m being a number of 1 to 3,
n being a number of 0 to 3,
p being a number of 2 to 3 and
Y being O or NR17 or
R13 and R14 together representing the atoms required to complete an optionally substituted heterocyclic ring, for example a piperidine, piperazine or morpholine ring, the ring optionally being substituted, for example, by C1-3 alkyl or halogen,
Z being the C atoms required to complete a 5-membered or 6-membered aromatic heterocyclic ring, optionally with a fused benzene ring, and
X.sup.⊖ is an anion which is unnecessary where an anionic group is already attached to the rest of the molecule; ##STR10## in which R1, R2, R3 and X.sup.⊖ are as defined for formula (a).
The following are examples of such hardeners (H--): ##STR11##
The binder to be hardened which is used in the layers subjected to the hardening process according to the invention is a protein-like binder containing free amino groups and free carboxyl groups. Gelatine is a preferred example. In photographic recording materials, gelatine is mainly used as binder for the photosensitive substances, the dye-producing compounds and, optionally, other additives. In many cases, recording materials of the type in question comprise a number of different layers. Hardening with hardeners that activate carboxyl groups is generally carried out by applying an excess of the hardener as the last layer to the layers to be hardened, other substances, such as UV absorbers, antistatic agents, matting agents and polymeric organic particles, optionally being added to the hardening coating solution.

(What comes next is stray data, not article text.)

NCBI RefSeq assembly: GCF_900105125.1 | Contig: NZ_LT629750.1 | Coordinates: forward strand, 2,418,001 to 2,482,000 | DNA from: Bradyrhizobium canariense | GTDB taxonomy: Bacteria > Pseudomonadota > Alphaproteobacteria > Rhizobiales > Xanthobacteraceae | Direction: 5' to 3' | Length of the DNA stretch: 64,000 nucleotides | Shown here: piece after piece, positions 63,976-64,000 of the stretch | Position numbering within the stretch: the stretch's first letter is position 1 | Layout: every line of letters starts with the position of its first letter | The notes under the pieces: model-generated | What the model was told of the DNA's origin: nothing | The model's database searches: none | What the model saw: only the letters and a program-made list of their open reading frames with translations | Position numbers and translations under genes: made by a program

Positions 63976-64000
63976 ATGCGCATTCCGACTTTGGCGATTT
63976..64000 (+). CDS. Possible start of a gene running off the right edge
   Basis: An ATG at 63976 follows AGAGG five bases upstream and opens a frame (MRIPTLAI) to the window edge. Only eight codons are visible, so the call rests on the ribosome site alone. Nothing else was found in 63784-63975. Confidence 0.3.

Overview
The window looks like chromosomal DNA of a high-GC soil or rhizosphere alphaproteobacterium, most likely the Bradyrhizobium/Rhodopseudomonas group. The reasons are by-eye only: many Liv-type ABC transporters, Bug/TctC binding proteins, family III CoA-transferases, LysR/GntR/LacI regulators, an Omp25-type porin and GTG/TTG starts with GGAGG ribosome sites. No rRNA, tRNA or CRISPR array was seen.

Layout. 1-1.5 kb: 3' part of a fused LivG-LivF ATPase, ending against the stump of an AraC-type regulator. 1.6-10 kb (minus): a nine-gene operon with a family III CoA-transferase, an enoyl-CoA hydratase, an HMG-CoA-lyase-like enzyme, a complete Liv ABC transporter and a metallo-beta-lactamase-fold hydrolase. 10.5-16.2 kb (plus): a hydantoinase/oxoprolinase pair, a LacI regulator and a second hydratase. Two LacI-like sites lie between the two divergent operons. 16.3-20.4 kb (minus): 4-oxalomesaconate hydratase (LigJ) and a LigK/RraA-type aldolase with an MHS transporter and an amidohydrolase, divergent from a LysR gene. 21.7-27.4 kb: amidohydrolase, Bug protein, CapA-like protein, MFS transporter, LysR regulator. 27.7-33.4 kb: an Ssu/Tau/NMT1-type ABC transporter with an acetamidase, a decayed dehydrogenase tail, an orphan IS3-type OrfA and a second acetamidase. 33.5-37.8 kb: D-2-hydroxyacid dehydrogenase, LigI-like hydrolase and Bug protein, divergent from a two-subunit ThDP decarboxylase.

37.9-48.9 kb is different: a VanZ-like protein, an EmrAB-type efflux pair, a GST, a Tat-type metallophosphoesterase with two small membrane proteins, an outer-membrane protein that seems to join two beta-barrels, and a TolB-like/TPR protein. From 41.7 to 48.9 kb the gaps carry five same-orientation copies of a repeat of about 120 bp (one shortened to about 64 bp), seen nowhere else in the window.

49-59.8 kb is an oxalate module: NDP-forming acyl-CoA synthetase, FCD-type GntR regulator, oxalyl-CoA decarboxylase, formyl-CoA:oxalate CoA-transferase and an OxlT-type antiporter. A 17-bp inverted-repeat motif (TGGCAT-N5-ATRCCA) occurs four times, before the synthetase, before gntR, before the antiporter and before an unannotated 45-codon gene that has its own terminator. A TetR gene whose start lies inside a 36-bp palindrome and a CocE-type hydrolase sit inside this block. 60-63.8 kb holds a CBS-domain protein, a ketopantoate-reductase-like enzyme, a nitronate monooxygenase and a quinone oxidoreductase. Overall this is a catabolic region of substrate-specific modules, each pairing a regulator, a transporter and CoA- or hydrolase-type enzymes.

In addition to the crystalline SiO2 according to the invention, inorganic and organic matting agents are used as matting agents (spacers). In one preferred embodiment, the outermost protective layer or the backing layer contains alkali-soluble spacers.
Alkali-soluble spacers are preferably spacers which dissolve in the usual alkaline processing baths. In particular, they dissolve at pH values above pH 8.0. The spacers preferably have an average size of 0.5 to 6 μm and more especially 1 to 3 μm.
The usual alkali-soluble spacers may be used, particular, preference being attributed to particles of a graft polymer of methacrylic acid and methyl methacrylate based on an α-olefin or styrene/maleic semiamide or maleic acid copolymer having a particle size of from 0 5 to 8 μm and a particle size distribution of ±1 μm, as known from DE-A-3 331 542.
Other suitable alkali-soluble spacers are cellulose derivatives which are substituted by alkyl hydroxyalkyl and with partial esterification of dicarboxylic acids. Other alkali-soluble spacers are described in U.S. Pat. Nos. 2,992,101, 4,094,848 and 4,142,894 and in GB-PS 1,055,713.